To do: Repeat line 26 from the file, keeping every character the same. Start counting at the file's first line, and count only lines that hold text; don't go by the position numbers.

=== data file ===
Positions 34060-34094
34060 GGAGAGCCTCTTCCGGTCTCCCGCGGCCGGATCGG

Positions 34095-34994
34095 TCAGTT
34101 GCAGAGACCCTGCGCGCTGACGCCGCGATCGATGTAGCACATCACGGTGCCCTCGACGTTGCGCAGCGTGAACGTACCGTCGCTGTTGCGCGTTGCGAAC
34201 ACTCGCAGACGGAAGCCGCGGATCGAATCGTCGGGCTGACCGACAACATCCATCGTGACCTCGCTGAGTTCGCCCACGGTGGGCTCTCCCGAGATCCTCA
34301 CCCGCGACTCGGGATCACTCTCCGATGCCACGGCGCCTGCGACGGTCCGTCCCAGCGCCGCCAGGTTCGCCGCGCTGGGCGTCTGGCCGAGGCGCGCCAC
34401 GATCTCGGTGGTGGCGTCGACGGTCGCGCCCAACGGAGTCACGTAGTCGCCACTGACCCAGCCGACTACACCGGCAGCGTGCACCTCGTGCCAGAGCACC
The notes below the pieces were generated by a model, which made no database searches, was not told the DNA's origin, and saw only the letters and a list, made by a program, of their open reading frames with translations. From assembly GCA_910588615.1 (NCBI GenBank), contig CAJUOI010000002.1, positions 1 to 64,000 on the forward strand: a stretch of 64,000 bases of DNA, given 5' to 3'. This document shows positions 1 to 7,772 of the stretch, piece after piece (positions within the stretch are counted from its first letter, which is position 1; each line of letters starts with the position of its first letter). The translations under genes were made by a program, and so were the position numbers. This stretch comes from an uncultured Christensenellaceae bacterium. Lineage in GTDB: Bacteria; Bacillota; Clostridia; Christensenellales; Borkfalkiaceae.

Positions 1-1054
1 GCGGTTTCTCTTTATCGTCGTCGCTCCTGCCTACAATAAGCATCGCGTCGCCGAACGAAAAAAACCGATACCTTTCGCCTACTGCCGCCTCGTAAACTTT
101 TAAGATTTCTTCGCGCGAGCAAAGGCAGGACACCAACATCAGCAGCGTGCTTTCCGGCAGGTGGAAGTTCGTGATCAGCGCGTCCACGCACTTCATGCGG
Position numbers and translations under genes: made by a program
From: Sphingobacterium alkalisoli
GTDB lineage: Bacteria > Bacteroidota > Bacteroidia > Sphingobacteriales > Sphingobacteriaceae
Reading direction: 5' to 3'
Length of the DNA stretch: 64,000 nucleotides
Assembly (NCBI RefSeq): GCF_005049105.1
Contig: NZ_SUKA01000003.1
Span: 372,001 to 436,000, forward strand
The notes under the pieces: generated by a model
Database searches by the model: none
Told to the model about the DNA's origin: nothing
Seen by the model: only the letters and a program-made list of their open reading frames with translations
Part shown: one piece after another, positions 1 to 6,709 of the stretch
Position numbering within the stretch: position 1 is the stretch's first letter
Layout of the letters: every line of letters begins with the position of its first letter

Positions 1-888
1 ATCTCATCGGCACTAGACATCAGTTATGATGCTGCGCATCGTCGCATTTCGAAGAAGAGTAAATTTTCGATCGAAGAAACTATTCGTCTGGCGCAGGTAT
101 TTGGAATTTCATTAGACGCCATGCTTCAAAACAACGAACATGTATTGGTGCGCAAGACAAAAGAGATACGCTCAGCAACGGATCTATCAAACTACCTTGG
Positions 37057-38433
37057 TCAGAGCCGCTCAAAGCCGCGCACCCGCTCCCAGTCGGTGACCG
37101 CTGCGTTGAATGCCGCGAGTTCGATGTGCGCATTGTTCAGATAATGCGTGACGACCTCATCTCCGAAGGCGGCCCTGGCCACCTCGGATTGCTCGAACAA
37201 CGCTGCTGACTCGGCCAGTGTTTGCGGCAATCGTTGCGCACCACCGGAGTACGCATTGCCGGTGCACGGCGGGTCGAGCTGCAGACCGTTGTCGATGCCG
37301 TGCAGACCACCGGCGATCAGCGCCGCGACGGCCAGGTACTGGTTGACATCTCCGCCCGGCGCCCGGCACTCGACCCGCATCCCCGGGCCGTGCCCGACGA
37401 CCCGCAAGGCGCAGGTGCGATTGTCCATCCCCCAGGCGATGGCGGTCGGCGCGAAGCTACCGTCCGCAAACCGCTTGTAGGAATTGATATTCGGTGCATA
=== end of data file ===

Position numbering within the stretch: position 1 is the stretch's first letter